Chain link gallery spruces up construction zone

There are many beautiful paintings, drawings and photographs of downtown Middlebury with its iconic churches, a handsome stone arch bridge and quaint Main Street shops — it’s a nearly perfect advertisement for a New England village. Unfortunately, those images are marred by a big building project that most would call anything by beautiful.
Middlebury is in the midst of a $71 million project that is replacing two downtown bridges over the railroad that passes under Main Street and Merchants Row with a tunnel that will improve the local infrastructure and even create a little more green space. The building will be going on through the summer of 2020. While the goal is terrific, the process of getting there is not picturesque. Chain link fences have been set up in the heart of the village producing an atmosphere that says 21st century industrial more than 18th century bucolic.
But wait, two months after the fence went up, a first-class artist and some youngsters with an artistic bent came to the fences and covered them with imagery that beautifies the space and puts a whole new spin on a modern day New England village. They call it the new “Chain Link Gallery.”
Middlebury Union High School junior Owen Heminway fills a tire planter with topsoil in downtown Middlebury during construction of an art project. The tire planters were attached to the chain link fence surrounding part of the rail bridges replacement project by students and teachers from the school program formerly known as Diversified Occupations.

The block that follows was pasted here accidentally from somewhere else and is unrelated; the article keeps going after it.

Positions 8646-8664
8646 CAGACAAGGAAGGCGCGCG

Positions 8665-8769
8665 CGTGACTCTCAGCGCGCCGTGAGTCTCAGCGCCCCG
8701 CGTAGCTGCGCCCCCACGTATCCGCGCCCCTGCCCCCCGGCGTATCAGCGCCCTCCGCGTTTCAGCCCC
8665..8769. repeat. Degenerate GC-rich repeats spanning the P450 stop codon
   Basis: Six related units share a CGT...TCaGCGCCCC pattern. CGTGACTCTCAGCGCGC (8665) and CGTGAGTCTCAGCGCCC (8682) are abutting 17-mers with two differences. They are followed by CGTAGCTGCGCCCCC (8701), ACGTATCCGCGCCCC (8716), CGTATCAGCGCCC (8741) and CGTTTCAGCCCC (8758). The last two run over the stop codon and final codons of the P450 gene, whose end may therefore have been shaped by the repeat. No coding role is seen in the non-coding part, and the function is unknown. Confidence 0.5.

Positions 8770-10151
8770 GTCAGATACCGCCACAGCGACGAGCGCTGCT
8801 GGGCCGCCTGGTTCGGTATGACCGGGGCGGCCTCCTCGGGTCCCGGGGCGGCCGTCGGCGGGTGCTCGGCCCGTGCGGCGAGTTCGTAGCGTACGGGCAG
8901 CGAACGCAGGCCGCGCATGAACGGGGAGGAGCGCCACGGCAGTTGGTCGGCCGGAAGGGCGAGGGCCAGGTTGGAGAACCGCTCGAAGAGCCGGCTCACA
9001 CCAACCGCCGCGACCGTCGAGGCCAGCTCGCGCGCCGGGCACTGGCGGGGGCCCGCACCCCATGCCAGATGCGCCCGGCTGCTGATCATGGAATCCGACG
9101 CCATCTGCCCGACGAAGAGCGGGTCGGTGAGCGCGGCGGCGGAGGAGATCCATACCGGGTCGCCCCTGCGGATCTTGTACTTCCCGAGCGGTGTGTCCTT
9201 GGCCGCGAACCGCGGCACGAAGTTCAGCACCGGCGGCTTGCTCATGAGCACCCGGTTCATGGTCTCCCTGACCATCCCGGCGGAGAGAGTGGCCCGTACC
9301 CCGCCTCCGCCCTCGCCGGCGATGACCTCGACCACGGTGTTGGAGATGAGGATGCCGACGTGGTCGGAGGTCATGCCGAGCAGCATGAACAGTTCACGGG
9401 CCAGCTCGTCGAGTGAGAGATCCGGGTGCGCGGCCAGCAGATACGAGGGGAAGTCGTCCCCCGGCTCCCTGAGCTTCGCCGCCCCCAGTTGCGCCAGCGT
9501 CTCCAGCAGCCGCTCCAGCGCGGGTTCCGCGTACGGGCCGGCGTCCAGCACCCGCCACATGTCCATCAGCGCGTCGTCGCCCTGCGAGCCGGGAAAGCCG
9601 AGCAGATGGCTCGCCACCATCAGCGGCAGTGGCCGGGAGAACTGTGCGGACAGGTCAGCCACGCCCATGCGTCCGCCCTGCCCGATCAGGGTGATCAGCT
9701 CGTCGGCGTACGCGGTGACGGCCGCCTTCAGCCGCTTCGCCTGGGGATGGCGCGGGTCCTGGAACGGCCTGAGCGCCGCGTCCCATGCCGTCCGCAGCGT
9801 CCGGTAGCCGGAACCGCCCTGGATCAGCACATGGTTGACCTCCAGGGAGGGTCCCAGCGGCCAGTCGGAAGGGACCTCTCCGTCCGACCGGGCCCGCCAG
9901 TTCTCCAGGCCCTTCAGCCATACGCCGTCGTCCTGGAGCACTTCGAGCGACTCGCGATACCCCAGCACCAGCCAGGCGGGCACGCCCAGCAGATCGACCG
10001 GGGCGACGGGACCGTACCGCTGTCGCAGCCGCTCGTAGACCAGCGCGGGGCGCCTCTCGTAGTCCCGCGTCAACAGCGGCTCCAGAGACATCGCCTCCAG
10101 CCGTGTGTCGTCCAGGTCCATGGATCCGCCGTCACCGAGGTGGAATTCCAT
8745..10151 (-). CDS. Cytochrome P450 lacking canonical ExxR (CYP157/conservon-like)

Independent photo/Trent Campbell
“The idea was, downtown’s gonna be kind of ugly for the next two years,” said Doug Anderson, executive director of the Town Hall Theater, which sits at the top of Merchants Row. The THT spearheaded the project and put out the open call for submissions. “It’s the old thing of seeing a problem and seeing if you can turn it into a plus, or something exciting.”
The project was made possible by the citizens’ group Neighbors Together, and a $75,000 grant that they secured from the Vermont Agency of Transportation.
Currently, the gallery consists of three fence panels, each six feet tall by 12 feet long — two by local artists and one by students. The panel on the right was designed by Jennifer Parmelee, a local artist and special education teacher at Middlebury Union High School. Titled “Gratitude,” it includes golden mannequin heads, metal clothes hangers wrapped in yarn, and a dozen quotations printed on colored paper, encouraging kindness and contemplation. “It is an homage to wisdom, evolution, enlightenment and tolerance,” Parmelee said of her work. “A moment of reflection in these trying times.”
While “Gratitude” was Parmelee’s brainchild, she said “the kids were very much involved, especially the hands-on hanging the installation itself.” And the leftmost panel — entitled “Jardin D.O.” — is entirely the students’ creation, from idea to implementation. It consists of flower planters made from recycled tires, interspersed with hanging bunches of hand-painted CDs — the result of a full day’s work from Parmelee’s students in the Middlebury Union High School program formerly known as Diversified Occupations.